Martin was viewed by many who knew him as a quiet, jovial and religious person [38]. He was routinely described as professional and competent in court [34].

"People may tend to dismiss this event as just a bunch of religious fanatics, but having known Doug humanizes it for me," said Mark Morris, a law professor at NCCU. "He was a very bright, smart, able, kind person, and it's a real shock (Martin's death)."

"He left about a year after I got here, but he seemed to be a very nice and personable guy," Associate Law School Dean Irving Joyner said [38].

McLennan County Commissioner Lester Gibson said he and others who knew Martin found it hard to believe he could have been involved in anything so violent. "He was very friendly and quiet," said Gibson. "It was common knowledge that he was a Davidian, but he never talked religion." [34]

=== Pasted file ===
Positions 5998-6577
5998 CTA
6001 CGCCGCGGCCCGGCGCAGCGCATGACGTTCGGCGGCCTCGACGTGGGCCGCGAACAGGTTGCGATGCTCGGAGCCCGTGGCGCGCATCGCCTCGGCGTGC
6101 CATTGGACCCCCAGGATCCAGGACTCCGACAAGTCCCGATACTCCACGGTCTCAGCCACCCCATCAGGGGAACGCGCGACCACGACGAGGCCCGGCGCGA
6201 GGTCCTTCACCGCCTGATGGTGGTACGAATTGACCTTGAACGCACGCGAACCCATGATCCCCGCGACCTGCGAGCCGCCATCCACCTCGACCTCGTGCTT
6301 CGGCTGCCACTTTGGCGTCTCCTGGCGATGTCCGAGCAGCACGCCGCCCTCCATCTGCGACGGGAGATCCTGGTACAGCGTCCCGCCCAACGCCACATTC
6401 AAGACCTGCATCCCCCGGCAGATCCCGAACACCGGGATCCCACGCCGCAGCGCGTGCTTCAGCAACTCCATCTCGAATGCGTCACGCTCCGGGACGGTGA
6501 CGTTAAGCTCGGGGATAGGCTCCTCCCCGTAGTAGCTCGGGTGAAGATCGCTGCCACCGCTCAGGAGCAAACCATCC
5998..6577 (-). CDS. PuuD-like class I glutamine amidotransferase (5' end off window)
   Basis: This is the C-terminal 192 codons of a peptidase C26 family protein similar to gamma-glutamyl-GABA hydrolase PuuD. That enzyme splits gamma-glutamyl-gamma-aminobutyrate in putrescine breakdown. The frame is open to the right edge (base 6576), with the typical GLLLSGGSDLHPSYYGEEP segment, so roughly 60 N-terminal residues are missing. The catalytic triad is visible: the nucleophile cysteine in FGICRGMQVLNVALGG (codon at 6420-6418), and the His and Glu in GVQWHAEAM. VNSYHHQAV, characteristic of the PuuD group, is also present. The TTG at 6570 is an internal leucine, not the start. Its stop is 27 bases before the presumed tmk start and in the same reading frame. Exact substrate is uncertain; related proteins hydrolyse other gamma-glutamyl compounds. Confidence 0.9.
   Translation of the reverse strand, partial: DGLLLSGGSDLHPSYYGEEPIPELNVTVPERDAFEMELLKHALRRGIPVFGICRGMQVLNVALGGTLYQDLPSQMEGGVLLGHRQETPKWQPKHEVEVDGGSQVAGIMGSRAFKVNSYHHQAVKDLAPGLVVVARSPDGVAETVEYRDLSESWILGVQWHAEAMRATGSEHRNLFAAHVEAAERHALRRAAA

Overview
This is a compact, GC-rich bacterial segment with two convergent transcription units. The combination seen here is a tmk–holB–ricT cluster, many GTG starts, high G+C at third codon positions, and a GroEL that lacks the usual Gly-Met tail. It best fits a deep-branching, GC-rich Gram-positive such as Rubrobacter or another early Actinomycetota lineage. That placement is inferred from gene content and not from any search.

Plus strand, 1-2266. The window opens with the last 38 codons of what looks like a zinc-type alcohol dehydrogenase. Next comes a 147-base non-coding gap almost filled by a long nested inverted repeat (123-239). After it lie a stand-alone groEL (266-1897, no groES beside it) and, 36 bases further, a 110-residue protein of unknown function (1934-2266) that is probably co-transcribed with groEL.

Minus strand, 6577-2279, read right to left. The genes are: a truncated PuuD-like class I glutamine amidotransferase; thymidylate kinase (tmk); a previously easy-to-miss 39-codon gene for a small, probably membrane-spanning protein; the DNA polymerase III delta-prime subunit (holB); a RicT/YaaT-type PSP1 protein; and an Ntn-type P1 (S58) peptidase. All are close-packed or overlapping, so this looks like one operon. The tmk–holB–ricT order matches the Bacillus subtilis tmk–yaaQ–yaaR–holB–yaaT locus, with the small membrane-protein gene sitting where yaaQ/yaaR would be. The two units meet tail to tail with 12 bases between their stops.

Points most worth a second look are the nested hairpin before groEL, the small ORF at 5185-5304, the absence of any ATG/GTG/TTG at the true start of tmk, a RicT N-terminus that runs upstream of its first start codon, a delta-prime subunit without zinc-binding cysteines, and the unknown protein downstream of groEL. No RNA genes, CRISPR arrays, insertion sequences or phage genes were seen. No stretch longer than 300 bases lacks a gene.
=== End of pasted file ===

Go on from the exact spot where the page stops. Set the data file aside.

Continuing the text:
Gary Coker, a Waco lawyer, described Martin as a kind man and a particularly devoted father.

Waco city council member Lawrence Johnson had known Martin for five years at the time of the assault. He described Martin as a computer whiz and as a diligent lawyer. "I enjoyed working with him. He was smart, he was well-educated," Johnson said.

After the raid, Martin, still the conscientious lawyer, managed to send Johnson money to reimburse clients he was unable to represent while he was holed up in the compound. "That was his sense of responsibility coming out." [42]

Perry Jones

Perry Jones was Koresh's father-in-law. News reports described him as a polite older man, bespectacled and somewhat frail, and well known at various businesses in the Waco community. Jones was once called "the kindest man and a perfect gentleman." "He was nice and he had good manners," said Tim Jander, general manager of Star Tex Propane in Waco.

Jones died a slow and painful death after ATF agents shot him in the abdomen. [49]

Unsurprisingly, the feds decided that they did not want to hold the trials of the surviving Branch Davidians in Waco. Instead they got a change of venue to San Antonio, nearly 200 miles away, where the jury members would be unlikely to have independent knowledge of the Davidians' character.


Part Two.